Cancer has the ability to avoid attack from the human immune system by suppressing our immune system's function. Recent studies showed that a special cell population called "myeloid derived suppressor cells" (MDSCs) is a major player in cancer's ability to suppress the immune system. It has been seen that when patients have a higher density of MDSC in their tumors, it is more likely that they will not survive. Current development of therapies to reduce MDSC is hampered by the lack of a way to precisely recognize and target MDSCs with only one reagent. The objective of this proposal is to identify new and unique markers for MDSCs and to develop new strategies to inhibit MDSCs in tumors to help treat blood cancers more effectively. My career goal is to lead my research group to develop new agents that could be translated from the research lab to the clinic to treat blood cancer patients. My career development plan is thus designed to achieve this goal by improving my professional knowledge and academic skills in advanced training in cancer immunology, translational research, mentorship, grant application, manuscript preparation, and biomedical statistics. This award would not only provide me with strong financial support for my research, but will also greatly facilitate my career advancement and fulfill my potential as an outstanding, successful investigator in translational research against blood cancers. We will use our newly developed technology to overcome current limitations in the field by identifying new targets for human MDSCs. This will allow us to develop diagnostic and therapeutic agents specific for MDSCs that we can then take into first-in-human clinical trials in patients with blood cancers. Specifically, our studies will help to first, advance scientific knowledge about MDSCs in general and in blood cancers in particular; second, identify novel strategies to target MDSCs that could then be applicable to other cancers; and third, combine novel agents targeting MDSCs with existing therapies including chemotherapy, other immunotherapies, and targeted therapies, potentially improving their efficacy without increasing toxicity. We expect to fully develop such a prototype therapeutic agent by the end of the award period (3 years). Based on the data collected, we will prepare and submit a new drug clinical trial application to the Food and Drug Administration (FDA) to launch a human study. Recent studies show that during the Vietnam War, for military purposes, the U.S. Army used millions of gallons of herbicides that have been associated with blood cancers. Blood cancer is an ideal disease for treatment with immunotherapy because it has the ability to resist chemotherapy drugs, which are the standard treatment for cancer. However, the benefits of immunotherapy are undermined by cancer's ability to suppress the human immune system. If a treatment can change the way cancer suppresses the human immune system in cancer patients, then it can be combined with immunotherapies to improve the effectiveness of the immunotherapies without side effects to the patient. Another disease that is viable candidate for cancer immunotherapy is melanoma because of well-defined targets for this cancer. A current epidemic study showed an increased risk of having melanoma in active duty military members who serve in sun-intense locales like Iraq and Afghanistan. This proposal will develop a potential therapeutic agent to deplete MDSCs in cancer patients, which will benefit both Veterans and active duty military members who face the potential for a risk of blood cancers and melanoma.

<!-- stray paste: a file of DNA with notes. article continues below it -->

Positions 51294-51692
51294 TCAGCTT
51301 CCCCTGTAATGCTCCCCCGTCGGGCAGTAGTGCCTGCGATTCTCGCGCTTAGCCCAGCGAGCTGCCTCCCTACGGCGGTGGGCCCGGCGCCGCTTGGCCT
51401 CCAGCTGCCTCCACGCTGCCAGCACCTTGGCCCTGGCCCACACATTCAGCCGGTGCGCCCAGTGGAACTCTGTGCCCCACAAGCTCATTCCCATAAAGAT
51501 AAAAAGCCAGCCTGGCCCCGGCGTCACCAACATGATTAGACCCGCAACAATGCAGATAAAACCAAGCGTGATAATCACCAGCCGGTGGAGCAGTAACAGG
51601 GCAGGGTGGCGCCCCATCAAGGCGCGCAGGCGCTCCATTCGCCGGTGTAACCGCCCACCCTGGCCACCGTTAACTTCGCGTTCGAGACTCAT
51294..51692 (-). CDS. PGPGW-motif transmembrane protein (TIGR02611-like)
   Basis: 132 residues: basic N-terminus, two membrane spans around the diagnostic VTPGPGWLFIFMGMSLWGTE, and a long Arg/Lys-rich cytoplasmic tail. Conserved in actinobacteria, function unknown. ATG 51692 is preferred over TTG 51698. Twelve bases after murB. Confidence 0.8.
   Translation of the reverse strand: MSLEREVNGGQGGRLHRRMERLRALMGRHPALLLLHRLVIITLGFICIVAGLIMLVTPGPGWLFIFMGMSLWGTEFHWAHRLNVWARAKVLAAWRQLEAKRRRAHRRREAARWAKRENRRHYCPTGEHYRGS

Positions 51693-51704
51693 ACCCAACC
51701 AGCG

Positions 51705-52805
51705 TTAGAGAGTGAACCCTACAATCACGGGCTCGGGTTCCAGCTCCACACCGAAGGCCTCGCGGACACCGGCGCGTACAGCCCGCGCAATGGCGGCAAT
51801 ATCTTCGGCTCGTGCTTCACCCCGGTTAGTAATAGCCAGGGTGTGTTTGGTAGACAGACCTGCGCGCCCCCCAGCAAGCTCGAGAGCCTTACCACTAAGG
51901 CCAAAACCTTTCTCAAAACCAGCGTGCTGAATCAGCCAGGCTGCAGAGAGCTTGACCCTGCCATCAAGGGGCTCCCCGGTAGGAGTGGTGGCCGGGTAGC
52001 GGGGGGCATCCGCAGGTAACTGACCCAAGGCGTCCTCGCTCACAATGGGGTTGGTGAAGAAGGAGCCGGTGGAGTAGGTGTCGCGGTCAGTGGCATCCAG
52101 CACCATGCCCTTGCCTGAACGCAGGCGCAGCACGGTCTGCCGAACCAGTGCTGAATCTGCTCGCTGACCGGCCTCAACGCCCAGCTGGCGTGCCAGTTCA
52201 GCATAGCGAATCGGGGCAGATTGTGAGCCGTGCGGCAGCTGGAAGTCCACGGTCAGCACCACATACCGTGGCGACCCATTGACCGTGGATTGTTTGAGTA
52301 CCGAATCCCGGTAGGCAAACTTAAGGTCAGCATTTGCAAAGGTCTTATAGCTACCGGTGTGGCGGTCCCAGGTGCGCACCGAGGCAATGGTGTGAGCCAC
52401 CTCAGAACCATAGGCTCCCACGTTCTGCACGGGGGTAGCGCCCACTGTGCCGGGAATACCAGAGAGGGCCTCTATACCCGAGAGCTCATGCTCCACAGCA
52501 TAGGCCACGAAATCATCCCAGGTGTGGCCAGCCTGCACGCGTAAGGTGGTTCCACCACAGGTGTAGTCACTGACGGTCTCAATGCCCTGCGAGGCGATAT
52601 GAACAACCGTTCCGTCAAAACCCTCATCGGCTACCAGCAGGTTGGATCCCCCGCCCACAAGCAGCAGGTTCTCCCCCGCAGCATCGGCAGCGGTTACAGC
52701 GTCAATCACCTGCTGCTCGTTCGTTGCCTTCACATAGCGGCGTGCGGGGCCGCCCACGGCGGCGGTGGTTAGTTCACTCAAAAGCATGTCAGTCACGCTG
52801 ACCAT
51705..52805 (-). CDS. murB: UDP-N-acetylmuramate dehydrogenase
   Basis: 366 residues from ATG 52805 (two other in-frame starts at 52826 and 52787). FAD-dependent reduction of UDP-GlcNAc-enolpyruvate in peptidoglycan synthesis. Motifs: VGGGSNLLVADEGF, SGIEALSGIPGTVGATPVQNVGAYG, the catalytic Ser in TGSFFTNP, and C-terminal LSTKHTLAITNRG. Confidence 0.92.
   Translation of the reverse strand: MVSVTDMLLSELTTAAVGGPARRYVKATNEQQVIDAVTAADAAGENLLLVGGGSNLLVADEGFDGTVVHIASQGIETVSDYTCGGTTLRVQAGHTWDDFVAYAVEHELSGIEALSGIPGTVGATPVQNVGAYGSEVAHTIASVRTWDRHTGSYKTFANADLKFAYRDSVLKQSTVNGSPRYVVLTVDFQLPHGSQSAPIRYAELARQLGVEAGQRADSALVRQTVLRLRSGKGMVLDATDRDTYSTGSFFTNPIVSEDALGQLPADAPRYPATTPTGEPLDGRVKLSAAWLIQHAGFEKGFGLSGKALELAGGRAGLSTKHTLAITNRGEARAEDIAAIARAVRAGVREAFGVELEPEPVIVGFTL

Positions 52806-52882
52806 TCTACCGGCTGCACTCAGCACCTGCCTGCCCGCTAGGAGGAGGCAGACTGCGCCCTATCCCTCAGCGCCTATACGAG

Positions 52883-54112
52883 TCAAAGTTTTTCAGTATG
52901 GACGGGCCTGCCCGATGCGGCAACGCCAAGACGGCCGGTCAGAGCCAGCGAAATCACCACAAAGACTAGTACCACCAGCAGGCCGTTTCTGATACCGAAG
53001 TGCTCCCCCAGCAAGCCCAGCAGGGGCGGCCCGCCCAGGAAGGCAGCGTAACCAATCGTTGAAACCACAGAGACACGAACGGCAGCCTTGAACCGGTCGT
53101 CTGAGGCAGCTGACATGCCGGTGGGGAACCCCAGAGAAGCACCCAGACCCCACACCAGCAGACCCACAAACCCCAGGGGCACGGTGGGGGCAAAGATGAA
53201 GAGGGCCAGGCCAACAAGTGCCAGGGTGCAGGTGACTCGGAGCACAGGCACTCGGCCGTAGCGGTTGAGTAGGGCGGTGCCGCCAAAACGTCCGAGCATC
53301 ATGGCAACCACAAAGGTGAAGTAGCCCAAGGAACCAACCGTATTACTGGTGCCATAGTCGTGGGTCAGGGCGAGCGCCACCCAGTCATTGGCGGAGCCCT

|Effective start/end date||9/1/15 → 8/31/18|
- U.S. Army: $576,001.00